'I lived everything during these three years: heroism, glory, treachery, love, indifference, suffering, humiliation. It was China, I was seven years old.' So announces the narrator of Loving Sabotage, Amelie Nothomb's critically acclaimed novel about a young girl already stripped of illusions. The daughter of diplomats posted to Peking in the mid ...
'I lived everything during these three years: heroism, glory, treachery, love, indifference, suffering, humiliation. It was China, I was seven years old.' So announces the narrator of Loving Sabotage, Amelie Nothomb's critically acclaimed novel about a young girl already stripped of illusions. The daughter of diplomats posted to Peking in the mid-seventies, our unnamed narrator charges about her tightly enclosed world on her 'horse' (bicycle) with the dictatorial clarity and loneliness of a warrior-philosopher. 'From puberty onwards', she announces at one point, 'life is just an epilogue'. There, on the asphalt-playground-battlefield, she discovers her first love: six-year-old Elena, her very own coldly indifferent 'Helen of Troy'. But she also learns life's hardest rule: that if she wants to be loved, she must be cruel in return. Poignant, provocative - and often hilarious - Loving Sabotage chronicles one girl's precocious understanding of the struggles and pains of adult life.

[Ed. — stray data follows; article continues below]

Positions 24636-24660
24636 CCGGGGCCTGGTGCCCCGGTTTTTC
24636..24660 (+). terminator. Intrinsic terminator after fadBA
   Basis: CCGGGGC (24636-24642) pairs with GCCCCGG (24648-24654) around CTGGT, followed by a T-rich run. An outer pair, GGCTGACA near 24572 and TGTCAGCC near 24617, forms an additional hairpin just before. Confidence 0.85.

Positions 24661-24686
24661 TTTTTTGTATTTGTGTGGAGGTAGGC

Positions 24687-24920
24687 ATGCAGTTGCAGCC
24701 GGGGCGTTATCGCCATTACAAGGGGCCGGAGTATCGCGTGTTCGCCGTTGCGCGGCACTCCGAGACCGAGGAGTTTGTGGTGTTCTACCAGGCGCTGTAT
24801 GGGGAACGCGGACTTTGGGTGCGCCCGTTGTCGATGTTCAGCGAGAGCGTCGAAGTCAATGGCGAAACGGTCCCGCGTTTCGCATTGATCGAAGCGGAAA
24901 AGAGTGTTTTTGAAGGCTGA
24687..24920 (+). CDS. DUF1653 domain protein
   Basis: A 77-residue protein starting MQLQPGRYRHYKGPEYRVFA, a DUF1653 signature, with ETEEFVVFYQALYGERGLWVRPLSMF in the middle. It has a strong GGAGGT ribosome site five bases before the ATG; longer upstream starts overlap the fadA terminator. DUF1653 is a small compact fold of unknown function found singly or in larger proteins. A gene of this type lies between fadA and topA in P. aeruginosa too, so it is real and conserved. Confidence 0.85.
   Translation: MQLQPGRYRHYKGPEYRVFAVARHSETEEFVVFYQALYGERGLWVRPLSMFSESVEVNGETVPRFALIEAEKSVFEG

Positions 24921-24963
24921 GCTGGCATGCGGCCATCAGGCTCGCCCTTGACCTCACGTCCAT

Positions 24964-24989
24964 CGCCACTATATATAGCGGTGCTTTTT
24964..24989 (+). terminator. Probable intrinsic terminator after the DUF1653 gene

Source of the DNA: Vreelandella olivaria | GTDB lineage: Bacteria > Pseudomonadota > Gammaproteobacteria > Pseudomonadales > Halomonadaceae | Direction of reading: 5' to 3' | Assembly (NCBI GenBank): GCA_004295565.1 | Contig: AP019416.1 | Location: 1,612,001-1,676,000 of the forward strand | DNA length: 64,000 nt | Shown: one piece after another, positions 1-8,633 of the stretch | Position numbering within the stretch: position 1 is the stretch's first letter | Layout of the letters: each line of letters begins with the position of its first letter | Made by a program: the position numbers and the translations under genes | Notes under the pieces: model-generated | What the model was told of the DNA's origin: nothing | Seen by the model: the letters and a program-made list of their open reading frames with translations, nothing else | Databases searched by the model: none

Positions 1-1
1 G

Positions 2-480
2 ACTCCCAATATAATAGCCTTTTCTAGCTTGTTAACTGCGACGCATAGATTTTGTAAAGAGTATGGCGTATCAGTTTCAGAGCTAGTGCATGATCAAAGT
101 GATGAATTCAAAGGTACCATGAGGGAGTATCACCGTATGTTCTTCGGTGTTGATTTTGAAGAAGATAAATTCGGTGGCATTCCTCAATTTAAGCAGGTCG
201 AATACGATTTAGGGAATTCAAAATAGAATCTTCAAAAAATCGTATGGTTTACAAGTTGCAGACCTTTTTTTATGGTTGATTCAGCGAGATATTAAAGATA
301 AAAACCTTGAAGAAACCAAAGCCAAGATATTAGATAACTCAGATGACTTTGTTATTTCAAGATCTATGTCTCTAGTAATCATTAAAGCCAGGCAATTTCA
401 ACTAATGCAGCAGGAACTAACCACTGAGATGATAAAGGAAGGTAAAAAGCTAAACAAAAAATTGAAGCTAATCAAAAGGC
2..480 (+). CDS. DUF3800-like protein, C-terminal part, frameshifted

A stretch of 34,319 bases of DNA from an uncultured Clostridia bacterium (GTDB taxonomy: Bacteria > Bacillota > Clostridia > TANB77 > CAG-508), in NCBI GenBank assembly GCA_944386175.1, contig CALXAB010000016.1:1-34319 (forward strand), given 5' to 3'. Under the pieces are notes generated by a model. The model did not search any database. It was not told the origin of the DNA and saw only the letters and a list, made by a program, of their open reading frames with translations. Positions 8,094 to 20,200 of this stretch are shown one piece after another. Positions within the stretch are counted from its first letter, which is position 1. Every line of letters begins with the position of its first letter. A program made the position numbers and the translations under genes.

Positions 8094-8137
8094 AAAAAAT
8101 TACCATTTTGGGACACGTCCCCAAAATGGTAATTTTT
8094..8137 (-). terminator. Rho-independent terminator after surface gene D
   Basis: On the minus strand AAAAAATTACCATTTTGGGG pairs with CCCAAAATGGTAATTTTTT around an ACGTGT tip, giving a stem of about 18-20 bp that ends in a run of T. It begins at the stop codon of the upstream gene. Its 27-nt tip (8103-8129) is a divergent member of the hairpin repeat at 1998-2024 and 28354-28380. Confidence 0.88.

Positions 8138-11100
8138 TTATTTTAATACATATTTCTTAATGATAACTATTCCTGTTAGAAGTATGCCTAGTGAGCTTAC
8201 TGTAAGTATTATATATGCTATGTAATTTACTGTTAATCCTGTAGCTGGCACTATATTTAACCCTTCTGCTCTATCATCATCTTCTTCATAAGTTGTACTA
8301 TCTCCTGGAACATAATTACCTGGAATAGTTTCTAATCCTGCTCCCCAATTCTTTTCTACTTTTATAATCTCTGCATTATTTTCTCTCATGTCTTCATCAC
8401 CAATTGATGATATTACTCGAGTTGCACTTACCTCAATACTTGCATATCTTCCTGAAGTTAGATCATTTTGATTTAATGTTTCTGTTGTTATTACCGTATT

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Publishers Weekly, 2000-10-02 Readers who have yet to discover the feather-ruffling pleasures of reading popular Belgian author Nothomb (The Stranger Next Door), winner of the Prix du Roman de L'Academie Francaise and other prizes, should jump at the chance with this utterly disarming send-up of a precocious seven-year-old girl's collision with Communist China. Based on the author's experiences as the daughter of diplomats stationed in Peking (Beijing) from 1972 to 1975, the work is a frequently hilarious first-person account of an intrepid heroine who discovers life's ironies through the warped prism 0f CommunismDthat freedom springs from oppression and beauty blossoms where ugliness prevails. The narrator's family is warehoused in the foreigners' ghetto, San Li Tun, where the numerous unsupervised children of various nationalities spend their time fashioning an elaborate and ruthless game of war, designating the East German contingent as the enemy. When exquisite Elena, an unfeeling Italian six-year-old, arrives in the ghetto, the narrator's cheerful savagery is sabotaged by her obsessive love for the imperious beauty. While the narrator goes to ridiculous and heartrending lengths to make her adoration known to Elena, Nothomb interjects her brilliantly simple observations regarding the Communist regime: the running of a school art contest was like a "Rumanian electoral campaign"; the family's Chinese interpreter , Mr. Chang, disappears, only to be replaced by a woman who insists on being called Comrade Chang. With deadpan, ironical bite, Nothomb re-creates a child's insular, supremely egocentric world. While the Chinese setting is evocative, this short novel will benefit from targeting to any reader who is sympathetic to a child's view of the world. (Oct.) (c) Copyright PWxyz, LLC. All rights reserved
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